Anxiety

  • What is anxiety?

    Anxiety is a natural human reaction that involves the body and mind. It serves as an important survival function. When a person perceives danger or a threat, anxiety serves as an alarm system for the body causing mental alertness and physical symptoms such as rapid breathing, pounding heart and tense muscles.

    In children and adults, anxiety often occurs when a situation or a stressor becomes overwhelming or difficult to deal with. It can be related to a specific event or can be generalized across a number of stressors. Anxiety may include feelings, thoughts and physical systems, depending on the individual.

    Anxiety is one of the most common mental health conditions. It affects people of all ages — from children to senior citizens. There are different types of anxiety disorders and different symptoms, but all share common traits:

    • The anxiety felt is out of proportion to the situation
    • The anxiety is affecting the person’s daily life

    Common types of anxiety include:

    • Generalized anxiety — worrying about many things; often includes physical symptoms such as headaches, chest pain and stomachaches
    • Obsessive compulsive disorder (OCD) — anxiety that leads to repetitive bad thoughts and repetitive actions to try to relieve the anxiety, i.e. fear of germs that leads to constant hand washing
    • Panic attacks — anxiety that leads to intense physical symptoms including shortness of breath, dizziness,  chest pain or numbness
    • Phobias — an intense fear of specific things or situations that are not dangerous, i.e. fear of heights, fear of spiders.
    • Social anxiety or social phobia — an intense anxiety caused by social situations; i.e. speaking in front of the class
    • Posttraumatic stress disorder (PTSD) — anxiety stemming from a traumatic or scary experience; may produce nightmares, flashbacks and constant fear
  • Signs and symptoms

    Different people have different symptoms when they are feeling anxious. Some examples of anxiety symptoms that you or your child may experience include:

    • Not being able to stop worrying
    • Not being able to stop certain thoughts
    • Feelings of nervousness
    • Feelings of panic (heart racing, dizziness, shortness of breath, sweating)
    • Feeling overwhelmed
    • Butterflies in your stomach
    • Stomachaches (including vomiting, diarrhea)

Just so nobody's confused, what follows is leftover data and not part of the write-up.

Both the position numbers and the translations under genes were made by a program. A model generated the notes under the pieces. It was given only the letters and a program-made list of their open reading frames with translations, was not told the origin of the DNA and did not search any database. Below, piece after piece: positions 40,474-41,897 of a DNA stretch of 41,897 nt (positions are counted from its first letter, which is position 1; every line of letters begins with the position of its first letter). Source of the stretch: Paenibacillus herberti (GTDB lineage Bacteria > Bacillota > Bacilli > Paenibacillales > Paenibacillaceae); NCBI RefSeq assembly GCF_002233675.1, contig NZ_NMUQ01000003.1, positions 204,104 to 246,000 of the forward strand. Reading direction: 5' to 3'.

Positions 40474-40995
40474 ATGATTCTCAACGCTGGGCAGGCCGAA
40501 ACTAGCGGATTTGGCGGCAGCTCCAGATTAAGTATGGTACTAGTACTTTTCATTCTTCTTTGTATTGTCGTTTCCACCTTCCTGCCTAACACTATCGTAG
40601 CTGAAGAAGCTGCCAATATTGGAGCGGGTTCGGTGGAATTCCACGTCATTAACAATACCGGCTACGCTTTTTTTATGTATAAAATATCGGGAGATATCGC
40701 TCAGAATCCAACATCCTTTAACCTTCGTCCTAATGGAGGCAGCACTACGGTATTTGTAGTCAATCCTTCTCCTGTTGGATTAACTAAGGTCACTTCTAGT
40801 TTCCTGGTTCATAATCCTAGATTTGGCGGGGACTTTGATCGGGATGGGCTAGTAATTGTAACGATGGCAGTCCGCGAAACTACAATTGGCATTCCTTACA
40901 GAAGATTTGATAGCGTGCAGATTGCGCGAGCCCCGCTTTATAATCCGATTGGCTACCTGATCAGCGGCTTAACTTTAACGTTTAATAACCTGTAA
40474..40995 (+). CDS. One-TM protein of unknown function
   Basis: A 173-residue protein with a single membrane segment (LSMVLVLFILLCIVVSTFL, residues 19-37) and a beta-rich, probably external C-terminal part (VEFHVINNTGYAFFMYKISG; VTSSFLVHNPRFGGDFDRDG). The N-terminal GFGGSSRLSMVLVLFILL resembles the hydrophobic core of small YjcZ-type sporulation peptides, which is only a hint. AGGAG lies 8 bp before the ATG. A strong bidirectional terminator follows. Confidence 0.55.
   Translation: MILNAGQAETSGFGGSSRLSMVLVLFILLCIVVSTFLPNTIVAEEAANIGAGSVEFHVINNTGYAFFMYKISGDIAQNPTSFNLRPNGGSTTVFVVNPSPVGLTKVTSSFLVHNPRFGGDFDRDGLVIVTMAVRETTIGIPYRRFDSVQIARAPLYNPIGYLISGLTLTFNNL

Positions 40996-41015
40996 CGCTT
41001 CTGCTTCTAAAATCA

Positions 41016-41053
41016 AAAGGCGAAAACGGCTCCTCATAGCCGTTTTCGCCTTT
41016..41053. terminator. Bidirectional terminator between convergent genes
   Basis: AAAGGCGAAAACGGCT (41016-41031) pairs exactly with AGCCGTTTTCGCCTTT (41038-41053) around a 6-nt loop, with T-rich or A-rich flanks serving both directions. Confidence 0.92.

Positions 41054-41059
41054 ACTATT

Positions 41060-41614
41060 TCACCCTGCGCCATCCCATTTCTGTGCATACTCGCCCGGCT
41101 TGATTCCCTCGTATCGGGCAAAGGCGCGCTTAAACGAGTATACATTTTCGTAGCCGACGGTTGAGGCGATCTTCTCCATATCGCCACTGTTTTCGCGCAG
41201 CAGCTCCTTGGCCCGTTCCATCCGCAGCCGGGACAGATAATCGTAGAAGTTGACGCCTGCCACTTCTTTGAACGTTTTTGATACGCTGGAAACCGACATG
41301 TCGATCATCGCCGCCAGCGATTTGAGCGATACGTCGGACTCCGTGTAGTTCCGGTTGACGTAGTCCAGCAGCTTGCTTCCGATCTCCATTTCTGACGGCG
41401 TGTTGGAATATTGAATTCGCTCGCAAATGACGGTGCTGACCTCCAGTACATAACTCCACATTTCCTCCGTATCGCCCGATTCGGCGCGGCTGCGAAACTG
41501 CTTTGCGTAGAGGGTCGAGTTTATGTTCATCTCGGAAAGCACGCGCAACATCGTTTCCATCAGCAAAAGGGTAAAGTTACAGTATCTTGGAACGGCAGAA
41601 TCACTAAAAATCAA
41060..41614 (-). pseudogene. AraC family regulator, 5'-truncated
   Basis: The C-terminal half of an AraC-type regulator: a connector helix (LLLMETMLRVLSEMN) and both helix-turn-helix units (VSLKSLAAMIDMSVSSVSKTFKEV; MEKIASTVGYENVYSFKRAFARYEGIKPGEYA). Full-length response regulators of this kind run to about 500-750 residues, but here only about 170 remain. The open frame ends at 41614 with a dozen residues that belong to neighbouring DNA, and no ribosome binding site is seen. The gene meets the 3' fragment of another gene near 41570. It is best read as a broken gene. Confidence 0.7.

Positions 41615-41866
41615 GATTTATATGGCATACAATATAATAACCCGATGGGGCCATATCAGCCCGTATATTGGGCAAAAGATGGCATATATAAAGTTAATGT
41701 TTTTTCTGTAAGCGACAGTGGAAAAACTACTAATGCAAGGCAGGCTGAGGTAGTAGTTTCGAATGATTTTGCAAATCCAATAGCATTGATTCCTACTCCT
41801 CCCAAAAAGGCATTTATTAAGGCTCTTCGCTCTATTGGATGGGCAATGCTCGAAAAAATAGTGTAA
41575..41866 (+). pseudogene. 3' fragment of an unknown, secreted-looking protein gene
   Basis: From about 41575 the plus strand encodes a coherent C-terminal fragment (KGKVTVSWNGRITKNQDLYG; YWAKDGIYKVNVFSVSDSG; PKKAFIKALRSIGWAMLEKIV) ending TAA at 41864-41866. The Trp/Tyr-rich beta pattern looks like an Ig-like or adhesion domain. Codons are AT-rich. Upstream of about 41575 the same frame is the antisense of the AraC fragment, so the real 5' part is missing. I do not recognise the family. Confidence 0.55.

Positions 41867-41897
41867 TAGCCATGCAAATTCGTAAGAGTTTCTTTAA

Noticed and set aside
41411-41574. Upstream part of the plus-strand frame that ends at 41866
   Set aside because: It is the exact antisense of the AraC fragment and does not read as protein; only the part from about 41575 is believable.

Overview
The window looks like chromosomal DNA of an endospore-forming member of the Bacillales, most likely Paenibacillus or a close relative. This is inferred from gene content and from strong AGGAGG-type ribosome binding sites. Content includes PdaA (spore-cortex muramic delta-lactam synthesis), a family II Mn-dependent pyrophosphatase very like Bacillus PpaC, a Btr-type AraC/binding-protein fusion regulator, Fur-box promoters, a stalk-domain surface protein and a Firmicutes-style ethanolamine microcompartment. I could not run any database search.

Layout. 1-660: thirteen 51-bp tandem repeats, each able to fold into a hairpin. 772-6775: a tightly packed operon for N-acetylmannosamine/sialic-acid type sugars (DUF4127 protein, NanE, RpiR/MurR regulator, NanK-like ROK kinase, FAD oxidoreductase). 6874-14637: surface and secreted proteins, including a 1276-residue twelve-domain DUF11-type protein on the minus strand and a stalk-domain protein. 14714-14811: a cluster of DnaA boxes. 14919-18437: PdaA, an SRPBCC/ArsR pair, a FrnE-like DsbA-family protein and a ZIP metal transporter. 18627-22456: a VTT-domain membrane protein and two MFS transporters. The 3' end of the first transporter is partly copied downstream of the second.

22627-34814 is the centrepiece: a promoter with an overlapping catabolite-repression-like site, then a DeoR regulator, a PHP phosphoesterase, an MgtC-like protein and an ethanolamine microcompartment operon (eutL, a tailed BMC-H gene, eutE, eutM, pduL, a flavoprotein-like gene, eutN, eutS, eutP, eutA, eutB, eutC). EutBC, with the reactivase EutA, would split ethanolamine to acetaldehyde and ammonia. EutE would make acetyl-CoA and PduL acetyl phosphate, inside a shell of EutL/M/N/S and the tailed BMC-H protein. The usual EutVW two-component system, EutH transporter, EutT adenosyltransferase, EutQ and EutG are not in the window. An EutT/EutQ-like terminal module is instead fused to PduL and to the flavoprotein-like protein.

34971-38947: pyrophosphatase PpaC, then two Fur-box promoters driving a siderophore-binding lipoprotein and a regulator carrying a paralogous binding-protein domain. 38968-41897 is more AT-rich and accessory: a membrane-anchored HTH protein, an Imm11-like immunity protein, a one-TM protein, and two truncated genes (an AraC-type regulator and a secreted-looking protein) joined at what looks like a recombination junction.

• Headaches
    • Tiredness
    • Sleep problems
    • Changes in eating (eating more or less than normal)
  • Causes

    Everyone has feelings of anxiety occasionally. If your child is attending a new school, going to an unfamiliar place or preparing for a challenging school assignment, he may feel anxious or nervous for a time.

    Anxiety — and the resulting symptoms — is part of the body’s fight-or-flight response to help alert your body to potential danger. When the suspected danger has past, the body relaxes.

    For children with chronic anxiety, small worries may fester, causing the child to feel overwhelmed, trapped, tongue-tied or unable to do what they need to do.

  • Testing and diagnosis

    If your child is experiencing symptoms of anxiety, if anxiety is interfering with school, work and relationships with family and friends, talk to your child’s primary care physician or pediatrician. You can also make an appointment with a psychologist or psychiatrist to help determine if your child’s anxiety is temporary or a more chronic condition.

  • Treatments

    There are a number of options for treating anxiety. Options include:

    Individual therapy

    • You and your child can discuss worried thoughts and physical symptoms
    • You and your child can learn relaxation skills
    • You and your child can learn coping skills

    Family therapy

    • If your child’s anxiety is related to something going on in your family, a therapist can meet with your family together.

    Medication

    • Your child’s primary care physician or a psychiatrist can prescribe medication to help reduce anxious feelings and physical symptoms of anxiety.